The inauguration of the second Turkish base in Doha on Monday further fortified the bilateral military and defense cooperation between the two nations. During the inauguration ceremony, President Recep Tayyip Erdoğan hailed the strong ties between Turkey and Qatar and remarked that the cooperation would serve regional peace and security.
"The QTCJFC serves stability and peace of not only Qatar but also the Gulf region," Erdoğan said after meeting troops at the newly completed base. The command center was named after Khalid bin Walid, one of the Islamic world's greatest generals who commanded armies of the Prophet Muhammad in the 7th century.
The president dubbed the military base as "a symbol of brotherhood, friendship, solidarity and sincerity."
"We have never left our friends alone in any period of history against threats and risks – and we never will," said Erdoğan.
"The inauguration of the new military base in Qatar reflects Turkey's increasing involvement in the security of the Gulf emirate and the Gulf region in general. The QTCJFC is expected to further promote the ability of both states to bring stability and peace in the region," Ali Bakeer, a political analyst and expert in the Middle East region told Daily Sabah.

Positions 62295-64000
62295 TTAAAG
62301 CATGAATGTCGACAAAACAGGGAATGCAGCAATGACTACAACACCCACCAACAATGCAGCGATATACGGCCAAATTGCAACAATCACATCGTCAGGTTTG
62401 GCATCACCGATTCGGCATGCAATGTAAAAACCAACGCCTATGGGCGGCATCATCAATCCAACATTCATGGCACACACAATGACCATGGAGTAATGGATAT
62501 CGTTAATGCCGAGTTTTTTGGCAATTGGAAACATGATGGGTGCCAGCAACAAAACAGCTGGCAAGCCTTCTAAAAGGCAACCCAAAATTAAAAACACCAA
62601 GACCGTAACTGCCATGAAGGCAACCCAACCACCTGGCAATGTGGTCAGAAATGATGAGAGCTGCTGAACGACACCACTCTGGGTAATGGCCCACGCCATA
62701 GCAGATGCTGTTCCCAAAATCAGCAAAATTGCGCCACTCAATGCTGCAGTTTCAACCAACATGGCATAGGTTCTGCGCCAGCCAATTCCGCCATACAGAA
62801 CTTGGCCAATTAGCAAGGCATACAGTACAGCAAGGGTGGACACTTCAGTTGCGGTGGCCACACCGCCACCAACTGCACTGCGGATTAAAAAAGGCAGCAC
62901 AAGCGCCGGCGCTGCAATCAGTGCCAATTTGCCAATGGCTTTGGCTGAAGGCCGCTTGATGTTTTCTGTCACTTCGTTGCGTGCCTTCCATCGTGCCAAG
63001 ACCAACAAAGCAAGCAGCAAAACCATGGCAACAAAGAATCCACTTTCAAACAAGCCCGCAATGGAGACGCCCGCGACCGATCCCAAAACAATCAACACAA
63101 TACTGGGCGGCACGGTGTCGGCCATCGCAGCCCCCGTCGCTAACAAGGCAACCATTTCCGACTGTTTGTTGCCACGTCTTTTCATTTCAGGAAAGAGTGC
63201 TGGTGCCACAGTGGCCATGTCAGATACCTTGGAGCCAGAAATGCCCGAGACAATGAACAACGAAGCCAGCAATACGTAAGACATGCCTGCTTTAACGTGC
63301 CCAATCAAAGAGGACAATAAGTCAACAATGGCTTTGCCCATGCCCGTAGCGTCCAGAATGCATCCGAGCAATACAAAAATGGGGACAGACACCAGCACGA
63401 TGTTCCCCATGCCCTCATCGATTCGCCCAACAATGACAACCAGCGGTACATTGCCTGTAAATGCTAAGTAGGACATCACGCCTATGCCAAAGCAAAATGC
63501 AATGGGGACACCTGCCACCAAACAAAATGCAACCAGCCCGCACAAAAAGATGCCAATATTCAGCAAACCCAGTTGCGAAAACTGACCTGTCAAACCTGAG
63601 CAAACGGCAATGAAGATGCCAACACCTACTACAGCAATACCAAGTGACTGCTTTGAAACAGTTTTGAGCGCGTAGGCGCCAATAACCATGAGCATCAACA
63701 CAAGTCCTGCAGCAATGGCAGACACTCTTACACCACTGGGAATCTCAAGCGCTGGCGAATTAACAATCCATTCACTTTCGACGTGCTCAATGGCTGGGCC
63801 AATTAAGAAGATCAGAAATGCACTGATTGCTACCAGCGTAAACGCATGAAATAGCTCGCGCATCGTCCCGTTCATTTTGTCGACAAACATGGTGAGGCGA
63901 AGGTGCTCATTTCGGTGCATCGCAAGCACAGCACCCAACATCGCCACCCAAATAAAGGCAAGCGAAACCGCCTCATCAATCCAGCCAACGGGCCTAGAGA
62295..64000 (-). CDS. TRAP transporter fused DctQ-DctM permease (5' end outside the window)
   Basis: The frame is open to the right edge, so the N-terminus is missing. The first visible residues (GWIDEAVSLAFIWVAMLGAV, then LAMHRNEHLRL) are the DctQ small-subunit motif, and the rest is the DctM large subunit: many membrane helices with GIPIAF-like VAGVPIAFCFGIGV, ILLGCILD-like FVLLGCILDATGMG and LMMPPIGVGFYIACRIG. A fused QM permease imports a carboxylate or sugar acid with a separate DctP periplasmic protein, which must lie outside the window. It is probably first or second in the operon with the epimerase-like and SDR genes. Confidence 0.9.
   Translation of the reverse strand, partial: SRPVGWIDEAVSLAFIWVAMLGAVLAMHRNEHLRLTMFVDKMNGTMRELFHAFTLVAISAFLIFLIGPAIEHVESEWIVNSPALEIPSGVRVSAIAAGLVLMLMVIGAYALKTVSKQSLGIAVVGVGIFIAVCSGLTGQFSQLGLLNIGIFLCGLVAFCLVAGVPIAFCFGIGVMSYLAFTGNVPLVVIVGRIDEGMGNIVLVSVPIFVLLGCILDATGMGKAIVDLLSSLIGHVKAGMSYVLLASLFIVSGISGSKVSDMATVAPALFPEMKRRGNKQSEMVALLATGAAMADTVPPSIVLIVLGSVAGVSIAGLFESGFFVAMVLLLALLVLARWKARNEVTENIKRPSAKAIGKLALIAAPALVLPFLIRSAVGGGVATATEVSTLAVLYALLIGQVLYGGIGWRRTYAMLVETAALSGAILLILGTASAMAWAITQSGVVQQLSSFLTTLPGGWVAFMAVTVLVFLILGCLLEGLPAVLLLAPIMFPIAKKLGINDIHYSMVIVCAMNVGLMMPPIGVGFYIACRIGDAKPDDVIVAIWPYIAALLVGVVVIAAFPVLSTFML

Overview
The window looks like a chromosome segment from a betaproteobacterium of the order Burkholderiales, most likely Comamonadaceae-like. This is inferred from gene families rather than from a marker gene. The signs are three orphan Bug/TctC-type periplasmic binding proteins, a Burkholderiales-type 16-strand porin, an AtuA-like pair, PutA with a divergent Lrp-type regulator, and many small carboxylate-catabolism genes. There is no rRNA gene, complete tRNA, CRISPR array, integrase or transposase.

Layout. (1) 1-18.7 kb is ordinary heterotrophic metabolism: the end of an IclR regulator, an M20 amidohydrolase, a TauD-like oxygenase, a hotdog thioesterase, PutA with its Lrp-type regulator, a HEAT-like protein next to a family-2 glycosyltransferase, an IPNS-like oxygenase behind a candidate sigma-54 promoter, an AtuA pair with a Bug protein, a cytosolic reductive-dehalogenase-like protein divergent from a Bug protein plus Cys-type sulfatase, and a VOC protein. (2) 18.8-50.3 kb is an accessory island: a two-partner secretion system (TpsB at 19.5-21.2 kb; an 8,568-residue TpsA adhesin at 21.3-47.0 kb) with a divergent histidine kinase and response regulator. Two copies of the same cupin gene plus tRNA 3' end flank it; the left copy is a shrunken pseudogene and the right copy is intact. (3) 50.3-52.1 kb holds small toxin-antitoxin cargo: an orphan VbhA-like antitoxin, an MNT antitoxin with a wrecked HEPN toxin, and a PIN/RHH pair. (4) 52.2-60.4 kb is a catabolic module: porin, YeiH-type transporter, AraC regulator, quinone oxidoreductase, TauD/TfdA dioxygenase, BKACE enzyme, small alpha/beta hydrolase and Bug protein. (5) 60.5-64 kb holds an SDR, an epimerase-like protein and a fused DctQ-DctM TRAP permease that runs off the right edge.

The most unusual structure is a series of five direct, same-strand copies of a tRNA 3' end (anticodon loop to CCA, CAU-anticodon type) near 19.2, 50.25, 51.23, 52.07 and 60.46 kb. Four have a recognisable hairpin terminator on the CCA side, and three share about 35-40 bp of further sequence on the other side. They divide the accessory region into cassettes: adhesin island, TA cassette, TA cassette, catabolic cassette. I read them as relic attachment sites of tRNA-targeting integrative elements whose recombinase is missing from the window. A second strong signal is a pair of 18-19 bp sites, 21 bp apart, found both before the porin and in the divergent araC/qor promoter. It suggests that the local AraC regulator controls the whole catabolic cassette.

Bakeer particularly drew attention to the fact that the 2017 Gulf crisis has demonstrated that Turkey has a unique status in the security calculations of the Gulf emirate due to the crucial role it has played in preventing a military escalation of the crisis.
Cognizant of the potential consequences of any further escalation in the region, Ankara and Doha resolutely maintained their commitment to the enhancing military and defense ties despite an ultimatum issued by the other GCC countries. In one of the 13-point ultimatum given to Doha, Saudi Arabia and UAE demanded the termination of Qatar's military cooperation with Turkey and the removal of Turkish troops in the country – a demand that has never been delivered.